All of this means that measuring fat as an indicator of general health might not hold up anymore, Scherer said. "It's really a matter of where we deposit these excess calories," he said. "Fat is a little like real estate, it's all about location, location, location."
Scherer hopes the outcome of his work will be finding ways to manipulate how and where fat is stored in people.
However, none of this should be seen as a free pass to become obese, Scherer said. "Exercise and reduction of food intake are the best ways to stay healthy," he said. "Most people can't prevent some fat from being stored in the liver and muscle," he added.
One expert agreed the finding does mimic what is seen in some people.
"It's too bad, we ain't mice," said Dr. Larry Deeb, president for medicine and science at the American Diabetes Association. "Clinically, there are people who are like those mice. They are significantly overweight, and yet, they don't have the insulin resistance," he said.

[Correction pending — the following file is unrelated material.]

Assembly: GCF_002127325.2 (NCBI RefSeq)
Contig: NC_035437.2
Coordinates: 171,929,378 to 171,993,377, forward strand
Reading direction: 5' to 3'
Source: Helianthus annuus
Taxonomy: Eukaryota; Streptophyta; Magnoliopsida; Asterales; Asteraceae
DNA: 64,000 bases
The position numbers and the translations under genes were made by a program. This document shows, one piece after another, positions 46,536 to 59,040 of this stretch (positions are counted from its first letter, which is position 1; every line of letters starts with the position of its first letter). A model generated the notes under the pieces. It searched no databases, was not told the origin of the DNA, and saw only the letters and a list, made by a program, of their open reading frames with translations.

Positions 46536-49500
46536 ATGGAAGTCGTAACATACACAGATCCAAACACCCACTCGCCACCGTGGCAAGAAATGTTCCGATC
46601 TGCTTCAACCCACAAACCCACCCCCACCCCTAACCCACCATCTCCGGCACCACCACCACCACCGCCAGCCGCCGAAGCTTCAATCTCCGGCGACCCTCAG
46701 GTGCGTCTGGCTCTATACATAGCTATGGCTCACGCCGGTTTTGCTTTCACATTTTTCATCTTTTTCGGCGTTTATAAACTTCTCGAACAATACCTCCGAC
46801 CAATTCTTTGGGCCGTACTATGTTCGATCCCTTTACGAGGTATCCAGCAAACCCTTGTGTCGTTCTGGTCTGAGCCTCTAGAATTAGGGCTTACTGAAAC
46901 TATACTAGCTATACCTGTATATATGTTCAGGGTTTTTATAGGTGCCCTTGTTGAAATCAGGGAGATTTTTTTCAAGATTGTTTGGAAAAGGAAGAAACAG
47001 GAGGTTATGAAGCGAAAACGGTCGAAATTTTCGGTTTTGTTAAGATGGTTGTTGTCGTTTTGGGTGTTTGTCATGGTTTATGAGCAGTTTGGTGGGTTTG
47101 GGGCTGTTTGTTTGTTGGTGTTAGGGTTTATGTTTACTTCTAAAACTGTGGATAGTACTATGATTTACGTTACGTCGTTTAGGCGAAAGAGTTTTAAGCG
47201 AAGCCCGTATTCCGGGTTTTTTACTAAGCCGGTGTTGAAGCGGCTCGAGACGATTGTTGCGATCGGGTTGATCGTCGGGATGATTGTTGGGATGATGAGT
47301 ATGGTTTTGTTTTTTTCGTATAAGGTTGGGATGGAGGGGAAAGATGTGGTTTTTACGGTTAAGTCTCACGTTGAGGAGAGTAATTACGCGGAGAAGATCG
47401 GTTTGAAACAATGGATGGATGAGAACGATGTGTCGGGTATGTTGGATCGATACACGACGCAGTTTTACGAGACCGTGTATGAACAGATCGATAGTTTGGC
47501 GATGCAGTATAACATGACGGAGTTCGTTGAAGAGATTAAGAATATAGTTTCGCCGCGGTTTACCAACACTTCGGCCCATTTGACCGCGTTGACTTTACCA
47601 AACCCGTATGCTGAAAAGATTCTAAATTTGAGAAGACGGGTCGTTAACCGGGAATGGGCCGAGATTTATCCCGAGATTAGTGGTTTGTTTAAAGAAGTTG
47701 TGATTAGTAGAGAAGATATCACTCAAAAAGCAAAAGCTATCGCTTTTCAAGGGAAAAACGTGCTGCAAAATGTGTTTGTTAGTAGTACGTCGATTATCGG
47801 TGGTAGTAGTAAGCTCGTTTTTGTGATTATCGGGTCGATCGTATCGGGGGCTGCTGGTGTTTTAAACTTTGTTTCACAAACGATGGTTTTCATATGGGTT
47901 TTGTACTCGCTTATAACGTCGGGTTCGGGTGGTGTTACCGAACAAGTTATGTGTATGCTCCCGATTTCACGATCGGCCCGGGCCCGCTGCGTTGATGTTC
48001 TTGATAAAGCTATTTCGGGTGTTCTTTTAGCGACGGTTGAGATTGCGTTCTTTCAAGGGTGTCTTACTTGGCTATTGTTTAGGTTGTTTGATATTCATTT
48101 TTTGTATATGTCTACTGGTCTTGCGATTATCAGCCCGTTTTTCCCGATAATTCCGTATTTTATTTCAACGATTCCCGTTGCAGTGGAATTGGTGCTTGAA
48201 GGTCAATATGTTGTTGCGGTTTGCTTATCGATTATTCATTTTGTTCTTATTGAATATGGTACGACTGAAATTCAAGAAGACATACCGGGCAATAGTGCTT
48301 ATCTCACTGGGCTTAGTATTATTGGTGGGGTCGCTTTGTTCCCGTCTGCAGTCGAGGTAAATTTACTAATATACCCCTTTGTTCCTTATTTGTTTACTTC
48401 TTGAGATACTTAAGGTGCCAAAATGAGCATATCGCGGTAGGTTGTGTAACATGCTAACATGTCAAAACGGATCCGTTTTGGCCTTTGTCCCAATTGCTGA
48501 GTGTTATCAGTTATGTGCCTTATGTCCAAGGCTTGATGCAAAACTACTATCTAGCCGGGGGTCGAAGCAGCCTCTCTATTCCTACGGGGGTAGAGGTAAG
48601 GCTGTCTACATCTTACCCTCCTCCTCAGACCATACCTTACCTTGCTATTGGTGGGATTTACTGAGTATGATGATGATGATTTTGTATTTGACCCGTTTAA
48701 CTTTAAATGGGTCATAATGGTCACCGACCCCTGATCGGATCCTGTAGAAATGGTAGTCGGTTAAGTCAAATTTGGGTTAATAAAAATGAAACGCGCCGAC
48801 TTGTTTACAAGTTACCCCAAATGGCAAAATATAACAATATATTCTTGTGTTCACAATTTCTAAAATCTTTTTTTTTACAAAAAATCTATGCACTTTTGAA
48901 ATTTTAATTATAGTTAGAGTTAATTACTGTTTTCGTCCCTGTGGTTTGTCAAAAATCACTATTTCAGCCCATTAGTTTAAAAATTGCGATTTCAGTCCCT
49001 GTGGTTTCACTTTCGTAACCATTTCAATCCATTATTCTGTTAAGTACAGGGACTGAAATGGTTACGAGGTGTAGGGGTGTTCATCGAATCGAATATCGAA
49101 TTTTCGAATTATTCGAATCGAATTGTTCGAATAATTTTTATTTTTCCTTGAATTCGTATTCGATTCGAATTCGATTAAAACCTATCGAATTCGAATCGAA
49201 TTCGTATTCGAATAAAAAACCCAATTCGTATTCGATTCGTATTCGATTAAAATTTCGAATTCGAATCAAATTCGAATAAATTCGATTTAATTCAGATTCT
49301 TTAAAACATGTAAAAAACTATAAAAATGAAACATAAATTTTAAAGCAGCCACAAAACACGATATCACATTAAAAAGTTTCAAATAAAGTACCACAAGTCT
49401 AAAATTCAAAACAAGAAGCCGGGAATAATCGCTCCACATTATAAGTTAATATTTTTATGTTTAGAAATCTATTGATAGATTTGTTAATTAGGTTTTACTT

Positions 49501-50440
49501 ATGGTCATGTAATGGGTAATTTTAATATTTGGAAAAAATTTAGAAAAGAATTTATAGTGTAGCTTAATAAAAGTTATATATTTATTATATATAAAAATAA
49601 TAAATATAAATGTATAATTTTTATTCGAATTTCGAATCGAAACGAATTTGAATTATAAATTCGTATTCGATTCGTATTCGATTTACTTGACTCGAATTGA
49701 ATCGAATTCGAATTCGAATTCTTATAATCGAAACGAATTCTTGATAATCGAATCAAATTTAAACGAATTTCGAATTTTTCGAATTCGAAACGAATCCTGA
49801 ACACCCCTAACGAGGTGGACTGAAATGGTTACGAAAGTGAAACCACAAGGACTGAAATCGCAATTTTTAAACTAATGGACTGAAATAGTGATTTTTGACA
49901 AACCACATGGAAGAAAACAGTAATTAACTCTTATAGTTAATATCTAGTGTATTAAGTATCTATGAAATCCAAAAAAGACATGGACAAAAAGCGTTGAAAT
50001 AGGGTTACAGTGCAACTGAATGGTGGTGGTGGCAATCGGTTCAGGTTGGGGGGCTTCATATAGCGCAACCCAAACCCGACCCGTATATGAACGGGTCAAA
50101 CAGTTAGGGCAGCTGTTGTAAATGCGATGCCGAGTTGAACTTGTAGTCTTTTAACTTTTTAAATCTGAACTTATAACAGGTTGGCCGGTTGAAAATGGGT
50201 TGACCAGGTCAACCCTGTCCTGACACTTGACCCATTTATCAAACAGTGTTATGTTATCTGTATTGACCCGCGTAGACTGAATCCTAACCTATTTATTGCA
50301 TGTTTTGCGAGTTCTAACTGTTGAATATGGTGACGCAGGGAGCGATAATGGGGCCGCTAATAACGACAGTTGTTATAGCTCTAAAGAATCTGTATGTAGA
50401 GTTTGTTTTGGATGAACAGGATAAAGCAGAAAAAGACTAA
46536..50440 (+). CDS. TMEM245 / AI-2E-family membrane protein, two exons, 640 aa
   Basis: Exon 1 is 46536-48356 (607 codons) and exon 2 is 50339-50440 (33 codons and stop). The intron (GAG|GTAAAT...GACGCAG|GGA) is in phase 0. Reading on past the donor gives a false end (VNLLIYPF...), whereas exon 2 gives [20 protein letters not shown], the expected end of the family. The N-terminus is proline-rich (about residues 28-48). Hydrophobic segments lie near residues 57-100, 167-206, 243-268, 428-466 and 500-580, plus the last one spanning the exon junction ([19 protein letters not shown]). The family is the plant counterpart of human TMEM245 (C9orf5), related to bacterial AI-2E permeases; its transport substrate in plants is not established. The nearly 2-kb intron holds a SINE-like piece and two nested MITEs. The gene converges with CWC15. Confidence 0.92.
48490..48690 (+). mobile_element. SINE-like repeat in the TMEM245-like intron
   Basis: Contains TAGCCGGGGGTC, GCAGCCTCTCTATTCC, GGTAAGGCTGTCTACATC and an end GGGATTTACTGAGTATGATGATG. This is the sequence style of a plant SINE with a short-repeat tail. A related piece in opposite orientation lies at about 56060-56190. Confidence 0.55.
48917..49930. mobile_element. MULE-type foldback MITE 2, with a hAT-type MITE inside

There might be therapeutic implications to this finding, if it could lead to a better understanding of why some people can become obese and not develop diabetes, and others don't, Deeb said.
However, there are other health consequences to being overweight besides diabetes, he noted. "Obese people wear out the knees and strain the heart and lungs and other body systems," Deeb said. "In addition, their quality of life suffers."
For more on diabetes, visit the American Diabetes Association.
SOURCES: Philipp Scherer, Ph.D., professor of internal medicine, director, Touchstone Center for Diabetes Research at University of Texas Southwestern Medical Center at Dallas; Larry Deeb, M.D., president, medicine and science, American Diabetes Association; Aug. 23, 2007, online edition, '/>"/>
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